- BEMER is an FDA Class II cleared PEMF device.
- They are relatively affordable and easy to use, making them a good option for people new to PEMF therapy.
- Bemer devices are also portable and can be used in any location, making them a good choice for people who travel frequently or have limited access to a PEMF therapy center.
- However, it may not be as effective as other PEMF devices for some conditions and may not be covered by insurance.
- Some people may find Bemer devices to be less effective than other PEMF devices due to the low frequency of the electromagnetic fields they produce.
BEMER was designed based on the research of Dr. Rainier Christian Klopp, who studied the relationship between electromagnetic therapy, blood flow, and the microcirculatory system for more than 20 years. It is effective for many conditions, including musculoskeletal injuries, joint pain, and chronic fatigue.
BEMER can enhance recovery and reduce exhaustion in athletes by promoting blood flow in microvessels (6).
PEMF vs Magna Wave
Magna Wave is a high-frequency PEMF device that can stimulate energy production in muscles, reduce inflammation from injury or training, oxygenate blood to improve endurance and performance, prevent a cellular breakdown during muscle stress, and alleviate muscle soreness, spasms, cramping, and tissue breakdown after training.
- Magna Wave can penetrate up to 18 inches into the body, allowing muscle movements to reveal imbalances, pain, or sore muscles that require additional treatment.
- Magna Wave devices are used by professional athletes and individuals looking for a more intense form of PEMF therapy.
- Magna Wave devices are also relatively affordable and easy to use, making them a good option for people who are new to PEMF therapy.
- However, similar to other devices, Magna Wave may not be as effective as PEMF for specific conditions and may not be covered by insurance.
- Magna Wave devices are too intense and may experience discomfort or side effects as a result.
PEMF vs Shockwave
Shockwave therapy is a form of PEMF therapy that uses high-energy sound waves to treat several conditions, including musculoskeletal injuries, tendonitis, and plantar fasciitis. PEMF, on the other hand, uses a device to create artificial electromagnetic fields that can be applied to the body in a controlled and targeted manner.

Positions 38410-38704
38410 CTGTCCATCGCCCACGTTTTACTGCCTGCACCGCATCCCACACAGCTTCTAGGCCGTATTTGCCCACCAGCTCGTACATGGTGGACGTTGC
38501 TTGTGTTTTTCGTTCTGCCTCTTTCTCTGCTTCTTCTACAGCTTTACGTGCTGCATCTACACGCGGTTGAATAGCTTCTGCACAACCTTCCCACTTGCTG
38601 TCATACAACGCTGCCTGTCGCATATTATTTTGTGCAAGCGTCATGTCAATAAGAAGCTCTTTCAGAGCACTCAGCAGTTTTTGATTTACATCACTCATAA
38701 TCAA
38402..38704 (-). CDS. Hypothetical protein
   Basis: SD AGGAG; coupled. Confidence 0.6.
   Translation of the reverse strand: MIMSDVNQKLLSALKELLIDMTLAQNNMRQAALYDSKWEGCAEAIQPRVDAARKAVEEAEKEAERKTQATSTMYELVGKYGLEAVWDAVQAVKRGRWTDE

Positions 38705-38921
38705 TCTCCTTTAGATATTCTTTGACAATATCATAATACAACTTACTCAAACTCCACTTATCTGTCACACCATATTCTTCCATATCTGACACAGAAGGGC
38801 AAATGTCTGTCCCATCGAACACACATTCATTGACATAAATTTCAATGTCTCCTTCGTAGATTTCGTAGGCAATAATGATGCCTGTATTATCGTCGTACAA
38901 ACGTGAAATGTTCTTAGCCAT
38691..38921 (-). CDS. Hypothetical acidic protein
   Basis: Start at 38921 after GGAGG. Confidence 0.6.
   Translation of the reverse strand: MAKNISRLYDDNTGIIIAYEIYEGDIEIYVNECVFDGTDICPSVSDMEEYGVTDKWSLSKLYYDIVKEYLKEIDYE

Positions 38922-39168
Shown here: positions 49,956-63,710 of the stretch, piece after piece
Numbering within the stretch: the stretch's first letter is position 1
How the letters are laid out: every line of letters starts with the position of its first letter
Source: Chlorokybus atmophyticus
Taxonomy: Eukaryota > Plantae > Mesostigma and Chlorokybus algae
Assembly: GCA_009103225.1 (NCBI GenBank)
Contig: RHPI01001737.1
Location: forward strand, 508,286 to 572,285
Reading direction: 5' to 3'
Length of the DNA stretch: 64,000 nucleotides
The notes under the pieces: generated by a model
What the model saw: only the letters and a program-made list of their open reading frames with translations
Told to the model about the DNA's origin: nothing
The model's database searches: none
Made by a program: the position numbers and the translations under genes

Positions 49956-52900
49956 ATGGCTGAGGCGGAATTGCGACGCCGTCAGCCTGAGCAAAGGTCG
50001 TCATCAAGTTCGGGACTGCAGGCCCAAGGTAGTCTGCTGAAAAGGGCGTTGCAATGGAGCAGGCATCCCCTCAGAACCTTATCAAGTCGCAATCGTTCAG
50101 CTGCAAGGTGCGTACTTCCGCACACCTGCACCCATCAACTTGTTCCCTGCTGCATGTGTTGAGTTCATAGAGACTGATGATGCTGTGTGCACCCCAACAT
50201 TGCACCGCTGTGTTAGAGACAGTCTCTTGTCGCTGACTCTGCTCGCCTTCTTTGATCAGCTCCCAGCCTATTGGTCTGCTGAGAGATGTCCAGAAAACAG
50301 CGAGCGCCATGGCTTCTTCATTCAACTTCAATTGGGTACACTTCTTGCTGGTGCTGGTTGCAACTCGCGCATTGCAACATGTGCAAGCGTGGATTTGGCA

- PEMF devices mimic the frequency and intensity of the earth’s natural electromagnetic field, promote healing, and reduce pain and inflammation.
- Shockwave therapy is often used in combination with other forms of therapy, such as physical therapy or chiropractic care.
- Shockwave can be painful and cause side effects, such as bruising, swelling, pain, throbbing sensation, numbness, or tingling in the treated area (7).
- PEMF therapy is generally considered safe and non-invasive, with few to no side effects.
PEMF vs Infrared Sauna
Infrared saunas use heat, whereas EMF use electromagnetic fields to penetrate deep into the body to promote healing and improve overall health and wellness.
Infrared saunas work by penetrating deep into the body to promote circulation, reduce pain and inflammation, and boost the immune system. Infrared sauna bathing has shown favorable results for neuromuscular system recovery after maximal endurance performance (8).
- Infrared saunas are not as effective as PEMF therapy for treating specific health conditions.
- Infrared saunas also require a significant time commitment and can be relatively expensive, as they must be used for extended periods to be effective.
- PEMF therapy, on the other hand, can be used for short periods each day and is often considered to be more convenient and accessible.
- PEMF devices are also more portable and can be used in any location, making them a good option for people who travel frequently or have limited access to a sauna.
There are many types of therapies available that promote healing and reduce pain and inflammation in the body. Whether you choose PEMF, TENS, TMF, Red Light Therapy, EMF, TMS, Grounding, Bemer, Magna Wave, Shockwave, or Infrared Sauna will depend on your individual needs and preferences.
It is best to talk to your doctor before beginning any type of therapy to determine which is best for your specific needs and health conditions.
- Tashani, O, and Mi Johnson. “Transcutaneous Electrical Nerve Stimulation (TENS) a Possible Aid for Pain Relief in Developing Countries?” The Libyan Journal of Medicine, U.S. National Library of Medicine, 1 June 2009, https://www.ncbi.nlm.nih.gov/pmc/articles/PMC3066716/.
- Johnson, Mark. “Transcutaneous Electrical Nerve Stimulation: Mechanisms, Clinical Application and Evidence.” Reviews in Pain, U.S. National Library of Medicine, Aug. 2007, https://www.ncbi.nlm.nih.gov/pmc/articles/PMC4589923/.
- Kıvrak, Elfide Gizem, et al. “Effects of Electromagnetic Fields Exposure on the Antioxidant Defense System.” Journal of Microscopy and Ultrastructure, U.S. National Library of Medicine, 2017, https://www.ncbi.nlm.nih.gov/pmc/articles/PMC6025786/.
- Karabanov, Anke N., and Hartwig R. Siebner. “Expanding the Electrotherapeutic Toolkit: A Perspective on Transcranial Pulsating Electromagnetic Fields (T-PEMF): Acta Neuropsychiatrica.” Cambridge Core, Cambridge University Press, 22 Sept. 2014, https://www.cambridge.org/core/journals/acta-neuropsychiatrica/article/expanding-the-electrotherapeutic-toolkit-a-perspective-on-transcranial-pulsating-electromagnetic-fields-tpemf/82A6F7EB40B74DC32F32624B832DD5DF.
- Chevalier, Gaétan, et al. “Earthing: Health Implications of Reconnecting the Human Body to the Earth’s Surface Electrons.” Journal of Environmental and Public Health, U.S. National Library of Medicine, 2012, https://www.ncbi.nlm.nih.gov/pmc/articles/PMC3265077/.
- Tamulevicius, Nauris, et al. “Effects of Acute Low-Frequency Pulsed Electromagnetic Field Therapy on Aerobic Performance during a Preseason Training Camp: A Pilot Study.” International Journal of Environmental Research and Public Health, U.S. National Library of Medicine, 20 July 2021, https://www.ncbi.nlm.nih.gov/pmc/articles/PMC8307531/.
- Roerdink RL;Dietvorst M;van der Zwaard B;van der Worp H;Zwerver J; “Complications of Extracorporeal Shockwave Therapy in PLANTAR FASCIITIS: Systematic Review.” International Journal of Surgery (London, England), U.S. National Library of Medicine, https://pubmed.ncbi.nlm.nih.gov/28890412/.
- Mero, Antti, et al. “Effects of Far-Infrared Sauna Bathing on Recovery from Strength and Endurance Training Sessions in Men.” SpringerPlus, U.S. National Library of Medicine, 7 July 2015, https://www.ncbi.nlm.nih.gov/pmc/articles/PMC4493260/.